b) Capacity utilisation in the I year of operation should be above the break-even point (including depreciation). Although financial institutions / banks normally recommend 60 % capacity utilisation in the I year, 70-75 % is easily achievable in brickmaking.

c) The minimum and average Debt-Service Coverage Ratio (DSCR) should be 1.3 and 1.6, respectively.

d) Sensitivity analysis should be carried out to know the vulnerability of the project to a variety of internal and external factors such as variation in raw material/utility costs, selling prices, etc.

e) Banks are normally reluctant to sanction working capital loan against clay stocks as it is difficult for them to conceive clay or soil as an 'industrial raw material'. This can put heavy financial burden on entrepreneurs who purchase clay from outside and maintain a full season's stock.

f) One should not expect machine-made bricks to fetch more than 5-10 % price premium over the hand-made bricks, in spite of their superior quality.


Apart from proper assessment of management, market, technology and finance, the TEFS should also include SWOT ( Strengths, Weaknesses, Opportunities & Threats) Analysis of the project and highlight scope for expansion, diversification and backward / forward integration, to the extent possible.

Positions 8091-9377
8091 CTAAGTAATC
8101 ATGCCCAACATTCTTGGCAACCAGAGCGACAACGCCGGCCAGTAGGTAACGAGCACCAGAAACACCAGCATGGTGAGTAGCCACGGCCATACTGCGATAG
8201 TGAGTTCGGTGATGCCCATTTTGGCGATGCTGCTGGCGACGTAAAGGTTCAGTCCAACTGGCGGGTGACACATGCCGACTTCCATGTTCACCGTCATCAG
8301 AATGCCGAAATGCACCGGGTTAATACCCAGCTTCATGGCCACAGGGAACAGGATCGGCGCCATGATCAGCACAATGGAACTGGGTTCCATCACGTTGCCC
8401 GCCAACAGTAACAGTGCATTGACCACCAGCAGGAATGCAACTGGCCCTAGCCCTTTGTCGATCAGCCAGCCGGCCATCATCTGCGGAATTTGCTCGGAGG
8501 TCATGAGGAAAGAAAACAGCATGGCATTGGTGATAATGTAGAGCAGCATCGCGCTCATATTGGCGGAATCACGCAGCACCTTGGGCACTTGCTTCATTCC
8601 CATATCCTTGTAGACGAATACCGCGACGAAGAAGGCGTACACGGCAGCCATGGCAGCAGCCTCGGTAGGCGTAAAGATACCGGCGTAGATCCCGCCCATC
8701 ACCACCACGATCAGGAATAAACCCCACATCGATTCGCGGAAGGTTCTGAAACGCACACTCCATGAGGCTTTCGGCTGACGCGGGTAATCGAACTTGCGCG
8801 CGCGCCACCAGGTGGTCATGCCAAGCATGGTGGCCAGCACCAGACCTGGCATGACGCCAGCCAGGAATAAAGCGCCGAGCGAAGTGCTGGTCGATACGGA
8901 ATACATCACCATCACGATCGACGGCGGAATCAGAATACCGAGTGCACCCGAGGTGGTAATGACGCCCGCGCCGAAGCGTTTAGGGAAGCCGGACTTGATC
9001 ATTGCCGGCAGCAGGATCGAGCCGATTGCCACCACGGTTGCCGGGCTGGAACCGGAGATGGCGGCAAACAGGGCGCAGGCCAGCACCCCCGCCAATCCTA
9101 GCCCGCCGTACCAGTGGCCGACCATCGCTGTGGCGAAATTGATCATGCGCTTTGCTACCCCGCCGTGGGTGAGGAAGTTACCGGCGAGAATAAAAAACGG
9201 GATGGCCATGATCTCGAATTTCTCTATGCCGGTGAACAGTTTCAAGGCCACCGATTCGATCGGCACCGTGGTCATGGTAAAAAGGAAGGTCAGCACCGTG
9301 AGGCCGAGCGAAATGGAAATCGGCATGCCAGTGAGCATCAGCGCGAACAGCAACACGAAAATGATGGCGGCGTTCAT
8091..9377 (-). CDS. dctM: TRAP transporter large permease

The 'Project Profiles' given as 'Annexure' to this paper briefly illustrate some of the principles discussed above. They are extremely 'sketchy' in nature and are only meant to indicate the format / methodology of presentation / calculation.


The present psyche of the Indian Brick Fraternity can be best described by the term 'mechanisation phobia', as mentioned earlier. This fear psychosis is due to the techno-commercial failures of a large number of semi-mechanised / mechanised brick plants set up so far. On one hand, the phobia is making entrepreneurs extremely cautious towards mechanisation, while on the other, MoEF's Brick Regulation '96 is forcing them to adopt fuel-efficient and cleaner continuous kilns and waste-based products from the ensuing 1999-2000 season. Also, factors like fast depleting deposits of good brickearth, ever increasing labour management problems (especially that of the 'moulders'), decreasing profit margins, etc. are inducing entrepreneurs to consider immediate adoption of affordable, cost-effective, dependable and simple technologies and machinery.

And therefore, if our Brick Industry is to be put on the mechanisation fast-track without any further delay, the importance of a well-orchestrated TEFS cannot be over-emphasised.